The conversation in this country is, whatever your politics, sad. We are battling over crumbs, cutting our way to becoming a second class country, an impoverished people, a failed state.
As E.J. Dionne pointed out yesterday, the tea partyers have won the argument because the argument we’re having is how far should we lower our standard of living. No one is talking about finding a way to preserve our way of life.
While corporate profits are sky high, union membership is at its lowest in 60 years, and today, there are five times more public union members than private ones. Having been successful in destroying private sector unions, Republicans now wants to eviscerate public unions.
Everyone is jumping on board, including the normally progressive columnist Richard Cohen, who apparently has decided now that private employees aren’t protected from exploitation, we, the taxpayers, are now proud to exploitive. No one is talking about how we elevate the middle class that has seen its standard of living stagnate over the past 30 years. We’re looking to see how we can diminish all but the most powerful.
The argument is that public employees must “contribute” to the cutting that must be done. No one, but no one, is talking about raising taxes, which, coincidentally, are also at their lowest in 60 years.
It’s not as if public sector unions have committed any crime. The charge against them is that they are paid more than private sector workers. Charts like this give that impression, but such data simply compares all workers. When you look at similar jobs, it’s a different story. With comparable jobs, public sector employees, like those in Wisconsin, are actually undercompensated.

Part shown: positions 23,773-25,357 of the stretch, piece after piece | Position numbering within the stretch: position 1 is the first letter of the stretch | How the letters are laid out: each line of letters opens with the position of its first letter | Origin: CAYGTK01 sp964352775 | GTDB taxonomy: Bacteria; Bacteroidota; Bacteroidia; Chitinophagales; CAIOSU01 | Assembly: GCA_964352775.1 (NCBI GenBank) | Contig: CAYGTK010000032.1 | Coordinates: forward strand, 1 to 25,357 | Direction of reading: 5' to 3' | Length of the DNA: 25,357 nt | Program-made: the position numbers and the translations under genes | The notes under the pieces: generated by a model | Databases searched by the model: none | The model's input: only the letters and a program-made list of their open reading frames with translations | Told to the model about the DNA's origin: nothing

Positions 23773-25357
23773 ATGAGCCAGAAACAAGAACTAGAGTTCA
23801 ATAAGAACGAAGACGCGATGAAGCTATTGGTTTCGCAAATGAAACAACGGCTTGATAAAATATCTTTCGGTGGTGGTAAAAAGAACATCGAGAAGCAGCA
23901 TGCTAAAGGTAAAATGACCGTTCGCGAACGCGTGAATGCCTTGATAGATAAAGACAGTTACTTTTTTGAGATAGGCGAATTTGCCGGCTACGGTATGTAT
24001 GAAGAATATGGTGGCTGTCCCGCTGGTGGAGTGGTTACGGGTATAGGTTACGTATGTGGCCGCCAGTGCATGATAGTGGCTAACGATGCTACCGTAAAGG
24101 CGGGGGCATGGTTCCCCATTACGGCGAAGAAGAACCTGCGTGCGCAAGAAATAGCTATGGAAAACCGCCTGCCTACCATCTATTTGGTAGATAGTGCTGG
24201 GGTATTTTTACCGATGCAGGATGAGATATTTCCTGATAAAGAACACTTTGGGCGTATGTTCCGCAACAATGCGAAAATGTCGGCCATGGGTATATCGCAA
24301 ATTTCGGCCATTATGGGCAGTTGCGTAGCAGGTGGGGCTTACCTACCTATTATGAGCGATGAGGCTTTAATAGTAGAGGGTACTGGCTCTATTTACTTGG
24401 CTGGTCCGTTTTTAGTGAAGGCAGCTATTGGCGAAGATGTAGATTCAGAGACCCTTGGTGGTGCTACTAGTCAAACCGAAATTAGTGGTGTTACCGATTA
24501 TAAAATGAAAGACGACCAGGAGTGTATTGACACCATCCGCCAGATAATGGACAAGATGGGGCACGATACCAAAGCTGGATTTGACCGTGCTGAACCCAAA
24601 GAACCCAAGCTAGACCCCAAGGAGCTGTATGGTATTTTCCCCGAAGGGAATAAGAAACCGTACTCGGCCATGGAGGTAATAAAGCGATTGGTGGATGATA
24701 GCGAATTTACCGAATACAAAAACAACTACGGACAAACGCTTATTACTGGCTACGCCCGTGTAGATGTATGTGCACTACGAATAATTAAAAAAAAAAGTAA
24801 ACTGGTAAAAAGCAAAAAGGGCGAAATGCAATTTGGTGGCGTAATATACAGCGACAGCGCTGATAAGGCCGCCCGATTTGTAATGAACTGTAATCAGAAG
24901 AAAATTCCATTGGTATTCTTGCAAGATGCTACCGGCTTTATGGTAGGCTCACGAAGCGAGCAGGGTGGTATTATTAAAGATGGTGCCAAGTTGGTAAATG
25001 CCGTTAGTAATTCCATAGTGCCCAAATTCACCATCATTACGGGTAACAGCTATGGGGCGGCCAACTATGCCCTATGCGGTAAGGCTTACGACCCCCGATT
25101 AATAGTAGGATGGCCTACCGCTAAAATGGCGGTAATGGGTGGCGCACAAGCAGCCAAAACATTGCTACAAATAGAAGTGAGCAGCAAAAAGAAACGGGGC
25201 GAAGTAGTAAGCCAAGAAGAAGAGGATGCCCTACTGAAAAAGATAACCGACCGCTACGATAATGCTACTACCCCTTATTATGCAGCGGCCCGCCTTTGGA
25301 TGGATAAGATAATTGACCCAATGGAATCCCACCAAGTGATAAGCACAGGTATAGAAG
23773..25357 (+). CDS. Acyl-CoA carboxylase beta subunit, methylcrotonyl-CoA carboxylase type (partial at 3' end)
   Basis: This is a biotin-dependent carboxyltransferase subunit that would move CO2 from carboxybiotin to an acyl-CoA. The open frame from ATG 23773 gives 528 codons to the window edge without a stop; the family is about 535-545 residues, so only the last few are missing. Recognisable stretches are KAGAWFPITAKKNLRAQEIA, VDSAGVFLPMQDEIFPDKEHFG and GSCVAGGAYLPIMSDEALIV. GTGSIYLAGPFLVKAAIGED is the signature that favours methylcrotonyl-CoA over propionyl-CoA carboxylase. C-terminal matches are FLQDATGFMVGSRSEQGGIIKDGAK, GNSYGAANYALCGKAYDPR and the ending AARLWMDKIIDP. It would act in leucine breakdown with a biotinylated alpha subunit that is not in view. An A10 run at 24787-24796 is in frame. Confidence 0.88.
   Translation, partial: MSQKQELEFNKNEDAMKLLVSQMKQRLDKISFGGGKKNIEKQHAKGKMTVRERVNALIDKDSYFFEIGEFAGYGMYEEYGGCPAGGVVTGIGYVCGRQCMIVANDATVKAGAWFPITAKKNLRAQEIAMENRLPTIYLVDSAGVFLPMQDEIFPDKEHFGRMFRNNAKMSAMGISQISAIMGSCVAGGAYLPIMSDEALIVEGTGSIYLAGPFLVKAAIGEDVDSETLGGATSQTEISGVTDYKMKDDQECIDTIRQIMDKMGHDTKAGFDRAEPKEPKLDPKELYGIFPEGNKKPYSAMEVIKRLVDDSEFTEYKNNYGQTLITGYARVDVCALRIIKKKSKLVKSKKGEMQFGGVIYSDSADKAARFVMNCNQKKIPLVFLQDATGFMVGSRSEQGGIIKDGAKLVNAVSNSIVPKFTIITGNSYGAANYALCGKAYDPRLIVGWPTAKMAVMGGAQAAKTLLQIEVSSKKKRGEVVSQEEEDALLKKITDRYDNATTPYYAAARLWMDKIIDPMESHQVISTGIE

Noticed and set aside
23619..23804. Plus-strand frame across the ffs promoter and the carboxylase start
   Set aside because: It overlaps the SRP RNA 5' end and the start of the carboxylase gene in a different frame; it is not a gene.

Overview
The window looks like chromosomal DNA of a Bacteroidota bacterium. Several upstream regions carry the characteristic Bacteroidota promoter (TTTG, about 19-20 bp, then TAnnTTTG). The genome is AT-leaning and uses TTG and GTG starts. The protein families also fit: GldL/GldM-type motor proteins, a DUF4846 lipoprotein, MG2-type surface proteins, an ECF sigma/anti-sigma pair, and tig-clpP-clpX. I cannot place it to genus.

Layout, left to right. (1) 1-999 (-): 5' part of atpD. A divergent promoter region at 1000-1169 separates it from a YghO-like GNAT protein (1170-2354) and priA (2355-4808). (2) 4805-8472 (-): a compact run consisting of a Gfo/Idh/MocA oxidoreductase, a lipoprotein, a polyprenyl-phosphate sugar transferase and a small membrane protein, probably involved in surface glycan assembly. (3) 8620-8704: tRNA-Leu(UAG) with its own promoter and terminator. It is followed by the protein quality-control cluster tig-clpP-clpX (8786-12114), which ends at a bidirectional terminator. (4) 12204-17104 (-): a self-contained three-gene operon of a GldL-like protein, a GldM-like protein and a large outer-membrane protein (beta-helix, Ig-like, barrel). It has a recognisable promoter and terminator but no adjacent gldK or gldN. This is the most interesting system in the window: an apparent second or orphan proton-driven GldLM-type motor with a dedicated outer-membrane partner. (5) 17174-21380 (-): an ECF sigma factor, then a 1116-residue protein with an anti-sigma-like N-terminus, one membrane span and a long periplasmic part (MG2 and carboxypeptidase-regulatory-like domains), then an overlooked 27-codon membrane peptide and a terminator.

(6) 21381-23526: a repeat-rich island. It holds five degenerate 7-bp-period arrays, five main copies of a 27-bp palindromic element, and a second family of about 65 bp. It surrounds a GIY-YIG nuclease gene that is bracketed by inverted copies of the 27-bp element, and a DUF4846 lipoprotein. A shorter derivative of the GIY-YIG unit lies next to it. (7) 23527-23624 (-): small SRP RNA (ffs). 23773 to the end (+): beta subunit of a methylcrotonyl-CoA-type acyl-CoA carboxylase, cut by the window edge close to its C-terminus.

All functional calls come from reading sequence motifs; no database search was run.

What has happened over the years is that state politicians, both Democrats and Republicans, have negotiated deals with public employees that states, counties and cities can no longer afford. Some, like Virginia governor Bob McDonnell, have raided the state pension funds, and the Great Recession has depleted pension funds. That’s not the fault of public employees. That’s the fault of politicians who didn’t regulated Wall St. and encouraged home ownership for those who couldn’t afford it.
Let’s assume that we can’t raise taxes as much as is needed to preserve our standard of living. Public employees, who maybe 15 to 20 years made the decision to work in the public sector for less pay and benefits that at the time were about the same or just a little better than in the private sector, are now told that they must pay the price of others’ incompetence and political cowardice. Even if they must “contribute,” why not do what Virginia has done: cut the pay and benefits of new employees?
Of course, in the end, cutting isn’t going to help anything, except bring us all down.